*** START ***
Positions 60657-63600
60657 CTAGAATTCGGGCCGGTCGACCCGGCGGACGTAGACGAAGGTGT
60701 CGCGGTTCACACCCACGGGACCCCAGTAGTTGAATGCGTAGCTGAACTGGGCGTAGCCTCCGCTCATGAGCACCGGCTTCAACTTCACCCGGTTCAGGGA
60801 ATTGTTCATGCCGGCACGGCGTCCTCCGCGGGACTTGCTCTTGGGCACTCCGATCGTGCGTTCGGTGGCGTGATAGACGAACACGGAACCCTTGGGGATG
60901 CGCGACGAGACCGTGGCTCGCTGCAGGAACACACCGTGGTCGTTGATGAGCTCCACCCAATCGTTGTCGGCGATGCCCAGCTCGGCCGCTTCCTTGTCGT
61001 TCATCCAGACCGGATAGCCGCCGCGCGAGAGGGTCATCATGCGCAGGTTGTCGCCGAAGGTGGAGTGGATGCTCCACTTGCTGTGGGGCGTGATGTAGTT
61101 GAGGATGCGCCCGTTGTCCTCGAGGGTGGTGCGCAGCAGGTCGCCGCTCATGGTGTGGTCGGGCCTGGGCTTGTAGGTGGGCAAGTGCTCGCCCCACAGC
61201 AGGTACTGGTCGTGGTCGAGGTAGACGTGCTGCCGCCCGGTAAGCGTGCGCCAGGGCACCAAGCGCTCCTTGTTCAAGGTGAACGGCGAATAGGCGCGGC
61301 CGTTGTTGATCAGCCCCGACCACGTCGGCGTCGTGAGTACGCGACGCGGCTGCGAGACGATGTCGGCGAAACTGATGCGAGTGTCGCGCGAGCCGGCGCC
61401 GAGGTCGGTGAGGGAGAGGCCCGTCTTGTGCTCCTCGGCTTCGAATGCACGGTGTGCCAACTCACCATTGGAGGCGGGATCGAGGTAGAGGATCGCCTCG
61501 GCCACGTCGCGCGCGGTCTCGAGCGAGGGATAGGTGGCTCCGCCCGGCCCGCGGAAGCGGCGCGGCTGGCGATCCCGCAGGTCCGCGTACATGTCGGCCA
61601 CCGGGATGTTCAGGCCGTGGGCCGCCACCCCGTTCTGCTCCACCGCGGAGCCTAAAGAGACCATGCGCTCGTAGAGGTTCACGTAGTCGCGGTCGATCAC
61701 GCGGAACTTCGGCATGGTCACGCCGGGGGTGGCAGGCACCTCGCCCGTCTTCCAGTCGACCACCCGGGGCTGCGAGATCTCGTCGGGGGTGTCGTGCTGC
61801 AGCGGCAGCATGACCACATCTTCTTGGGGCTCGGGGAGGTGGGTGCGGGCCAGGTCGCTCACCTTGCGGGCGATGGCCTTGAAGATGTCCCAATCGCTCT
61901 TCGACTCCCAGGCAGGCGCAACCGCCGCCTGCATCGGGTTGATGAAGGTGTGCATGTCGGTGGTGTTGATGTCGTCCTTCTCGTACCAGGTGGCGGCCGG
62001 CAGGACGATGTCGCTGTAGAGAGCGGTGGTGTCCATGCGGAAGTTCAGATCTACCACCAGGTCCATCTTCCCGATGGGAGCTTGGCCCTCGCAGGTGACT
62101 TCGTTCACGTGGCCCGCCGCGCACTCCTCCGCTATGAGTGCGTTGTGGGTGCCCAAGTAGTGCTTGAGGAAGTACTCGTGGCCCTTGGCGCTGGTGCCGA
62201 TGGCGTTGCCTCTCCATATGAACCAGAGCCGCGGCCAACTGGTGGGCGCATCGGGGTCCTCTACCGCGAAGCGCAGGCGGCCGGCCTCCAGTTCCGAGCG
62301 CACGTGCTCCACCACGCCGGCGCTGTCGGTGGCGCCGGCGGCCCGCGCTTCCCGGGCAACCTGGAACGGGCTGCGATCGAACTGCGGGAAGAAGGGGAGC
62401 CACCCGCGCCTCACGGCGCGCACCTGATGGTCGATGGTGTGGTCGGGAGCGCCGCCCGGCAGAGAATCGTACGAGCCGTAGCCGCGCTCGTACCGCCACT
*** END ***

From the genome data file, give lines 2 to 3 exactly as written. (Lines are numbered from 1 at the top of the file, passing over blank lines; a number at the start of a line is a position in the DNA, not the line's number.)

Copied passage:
60657 CTAGAATTCGGGCCGGTCGACCCGGCGGACGTAGACGAAGGTGT
60701 CGCGGTTCACACCCACGGGACCCCAGTAGTTGAATGCGTAGCTGAACTGGGCGTAGCCTCCGCTCATGAGCACCGGCTTCAACTTCACCCGGTTCAGGGA